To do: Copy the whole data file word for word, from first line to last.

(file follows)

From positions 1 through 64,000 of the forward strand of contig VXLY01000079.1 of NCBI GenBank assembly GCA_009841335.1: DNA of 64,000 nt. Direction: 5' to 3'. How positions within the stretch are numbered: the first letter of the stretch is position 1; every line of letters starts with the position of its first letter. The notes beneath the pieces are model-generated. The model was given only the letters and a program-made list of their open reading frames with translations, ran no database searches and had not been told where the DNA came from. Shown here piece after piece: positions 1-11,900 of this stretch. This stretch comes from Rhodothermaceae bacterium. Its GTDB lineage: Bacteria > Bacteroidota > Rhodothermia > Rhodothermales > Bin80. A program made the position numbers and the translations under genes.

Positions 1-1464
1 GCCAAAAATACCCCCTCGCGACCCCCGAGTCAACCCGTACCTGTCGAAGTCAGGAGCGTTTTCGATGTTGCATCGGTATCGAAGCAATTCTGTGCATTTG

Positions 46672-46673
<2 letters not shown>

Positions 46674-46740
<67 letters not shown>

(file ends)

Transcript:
From positions 1 through 64,000 of the forward strand of contig VXLY01000079.1 of NCBI GenBank assembly GCA_009841335.1: DNA of 64,000 nt. Direction: 5' to 3'. How positions within the stretch are numbered: the first letter of the stretch is position 1; every line of letters starts with the position of its first letter. The notes beneath the pieces are model-generated. The model was given only the letters and a program-made list of their open reading frames with translations, ran no database searches and had not been told where the DNA came from. Shown here piece after piece: positions 1-11,900 of this stretch. This stretch comes from Rhodothermaceae bacterium. Its GTDB lineage: Bacteria > Bacteroidota > Rhodothermia > Rhodothermales > Bin80. A program made the position numbers and the translations under genes.

Positions 1-1464
1 GCCAAAAATACCCCCTCGCGACCCCCGAGTCAACCCGTACCTGTCGAAGTCAGGAGCGTTTTCGATGTTGCATCGGTATCGAAGCAATTCTGTGCATTTG

Positions 46672-46673
<2 letters not shown>

Positions 46674-46740
<67 letters not shown>